Thanks to a certain ongoing controversy, the actual, you know, football-playing aspect of Super Bowl XLIX has received a bit less attention than it deserves. But with the big game just four days away, now seems like a good time to review a few key points Seattle ought to keep in mind.
CONTROL THE TEMPO
Marshawn Lynch is the heartbeat of this offense. He will bail out the offense at some point on Sunday, whether it’s in the running game or the screen game. Oddly enough, the one thing Seattle was unable to do last year amid its 43-8 Super Bowl rout of Denver was to establish Lynch. The NFL’s leading rusher over the past three seasons went for just 39 yards on 15 carries. Meanwhile, the current version of New England has revamped its defense, and it starts up front with a healthy Vince Wilfork.
If you go back to the four Seahawk losses this season, a common theme is Lynch not having a normal game. In fact, looking at those four matches, he rushed for a pedestrian average of 68.5 yards per game on a measly 58 carries. That’s hardly proven a successful strategy for offensive coordinator Darrell Bevell. If Lynch isn’t established early on in the game, he doesn’t have a chance to wear down the defense. During Seattle’s recent NFC championship game against Green Bay, which ended in a miraculous Seahawks victory, it should be noted that on the first 11 read-option plays called, Wilson kept the ball every single time. The first time he handed it off to Lynch, the result was the go-ahead touchdown.
HIT TOM BRADY
The winning formula for beating New England has always been: Take one Tom Brady, apply constant pressure. The tricky part is doing it without bringing a blitz, because very few quarterbacks are better at beating one. With Michael Bennett and Chris Avril, Seattle defensive coordinator Dan Quinn often doesn’t have to blitz, because both are apt at applying the necessary pressure.
Unlike Russell Wilson, Brady will mostly stay within the pocket. A clean pocket — which he had when playing against both Baltimore and Indianapolis — means clear throwing lanes for one of the game’s all-time most accurate quarterbacks. Seattle’s secondary gets most of the headlines, but its defensive line has two terrific speed rushers in Avril (14 sacks and six forced fumbles in two years as a Seahawk) and Bennett (15.5 sacks in two years with Seattle), who rush on opposite sides. Neither guy is situational — meaning each will be on the field for most of the game — and they are each capable of taking control of a game. Brady knows this and will employ max protection when necessary, but if either Avril or Bennett has a strong showing, the Seahawks’ vaunted linebacking core and secondary will feast.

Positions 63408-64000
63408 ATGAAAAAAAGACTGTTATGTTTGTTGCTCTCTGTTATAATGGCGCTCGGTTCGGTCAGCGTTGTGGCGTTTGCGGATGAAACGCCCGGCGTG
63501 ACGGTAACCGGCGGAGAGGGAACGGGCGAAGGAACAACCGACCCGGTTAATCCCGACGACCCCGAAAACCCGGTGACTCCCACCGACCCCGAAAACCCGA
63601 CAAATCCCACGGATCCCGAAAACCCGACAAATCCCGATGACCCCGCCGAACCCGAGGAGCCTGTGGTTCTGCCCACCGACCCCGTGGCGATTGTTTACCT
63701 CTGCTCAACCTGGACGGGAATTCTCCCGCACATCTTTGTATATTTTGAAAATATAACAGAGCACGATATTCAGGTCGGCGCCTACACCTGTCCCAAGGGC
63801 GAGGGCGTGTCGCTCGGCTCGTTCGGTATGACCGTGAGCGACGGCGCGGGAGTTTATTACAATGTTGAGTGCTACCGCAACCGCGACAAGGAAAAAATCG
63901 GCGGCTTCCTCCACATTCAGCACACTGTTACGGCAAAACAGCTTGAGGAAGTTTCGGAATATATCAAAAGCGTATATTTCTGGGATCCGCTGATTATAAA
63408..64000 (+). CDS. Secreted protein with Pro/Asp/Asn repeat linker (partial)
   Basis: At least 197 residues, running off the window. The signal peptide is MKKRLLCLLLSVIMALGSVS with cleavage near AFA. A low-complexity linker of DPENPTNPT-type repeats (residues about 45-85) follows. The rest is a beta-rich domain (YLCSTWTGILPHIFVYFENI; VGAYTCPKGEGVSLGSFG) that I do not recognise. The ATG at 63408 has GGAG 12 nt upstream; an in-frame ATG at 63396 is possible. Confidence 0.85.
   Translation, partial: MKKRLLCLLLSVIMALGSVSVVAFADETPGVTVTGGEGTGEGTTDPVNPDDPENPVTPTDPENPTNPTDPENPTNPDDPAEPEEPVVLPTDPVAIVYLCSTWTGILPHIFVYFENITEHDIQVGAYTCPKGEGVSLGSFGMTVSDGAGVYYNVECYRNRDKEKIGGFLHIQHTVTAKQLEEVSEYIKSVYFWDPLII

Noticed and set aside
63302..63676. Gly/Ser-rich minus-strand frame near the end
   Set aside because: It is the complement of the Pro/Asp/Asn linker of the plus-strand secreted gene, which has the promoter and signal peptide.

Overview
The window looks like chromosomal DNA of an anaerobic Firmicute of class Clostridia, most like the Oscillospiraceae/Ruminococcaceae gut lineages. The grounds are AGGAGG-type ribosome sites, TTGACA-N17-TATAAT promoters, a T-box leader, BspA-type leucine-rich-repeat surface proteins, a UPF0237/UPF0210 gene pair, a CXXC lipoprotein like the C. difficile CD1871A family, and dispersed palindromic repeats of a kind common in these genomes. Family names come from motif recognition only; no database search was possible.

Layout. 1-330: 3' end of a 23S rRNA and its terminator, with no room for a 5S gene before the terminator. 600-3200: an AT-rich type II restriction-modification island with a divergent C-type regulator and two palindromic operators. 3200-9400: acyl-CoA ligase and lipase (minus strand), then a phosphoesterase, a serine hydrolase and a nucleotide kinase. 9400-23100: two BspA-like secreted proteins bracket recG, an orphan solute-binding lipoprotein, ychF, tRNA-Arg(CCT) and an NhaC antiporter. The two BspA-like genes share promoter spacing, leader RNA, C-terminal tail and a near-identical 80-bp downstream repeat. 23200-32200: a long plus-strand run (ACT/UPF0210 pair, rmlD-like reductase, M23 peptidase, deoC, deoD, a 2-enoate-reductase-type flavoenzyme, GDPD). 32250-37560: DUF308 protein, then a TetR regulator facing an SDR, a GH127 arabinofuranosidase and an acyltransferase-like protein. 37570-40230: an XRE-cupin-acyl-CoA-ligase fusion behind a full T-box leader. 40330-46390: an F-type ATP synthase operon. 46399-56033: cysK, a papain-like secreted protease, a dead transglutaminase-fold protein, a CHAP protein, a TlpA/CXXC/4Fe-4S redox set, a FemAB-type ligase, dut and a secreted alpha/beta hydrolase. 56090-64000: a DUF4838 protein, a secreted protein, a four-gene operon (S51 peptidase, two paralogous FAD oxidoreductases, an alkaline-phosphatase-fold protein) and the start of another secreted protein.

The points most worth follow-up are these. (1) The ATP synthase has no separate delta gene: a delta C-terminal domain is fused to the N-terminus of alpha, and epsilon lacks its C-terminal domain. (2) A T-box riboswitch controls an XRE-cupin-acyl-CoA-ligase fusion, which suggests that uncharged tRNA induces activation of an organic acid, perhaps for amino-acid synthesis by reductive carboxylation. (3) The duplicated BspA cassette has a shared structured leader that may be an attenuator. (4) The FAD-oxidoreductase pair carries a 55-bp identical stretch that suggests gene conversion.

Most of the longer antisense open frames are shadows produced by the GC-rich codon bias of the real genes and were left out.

GIVE RUSSELL A CHANCE
If Russell Wilson is even remotely within striking distance late in a game, he becomes lethal. His most recent antics versus Green Bay are proof enough of that. Ultimately, it seems like Wilson just doesn’t care how poorly he has played — he wants the ball when it matters the most, and more often than not, he delivers. The 25-year-old has the most fourth-quarter comebacks (10) and game-winning drives (15) through a quarterback’s first three seasons in NFL history, not to mention the most wins. If Seattle defeats New England, Wilson will be the youngest player ever to win multiple Super Bowls. So yeah, you get the idea.
Wilson is sometimes criticized, perhaps unfairly, for leaning on an elite defense to bail him out. He has been called a “game manager,” which is ludicrous when you consider both his stats and his clutch gene. But no matter what labels he gets plastered with, Wilson relishes the pressure moments, a la Brady, and excels in them as well. The Seahawks know this. They revel in it. And, maybe most importantly, they play to it.
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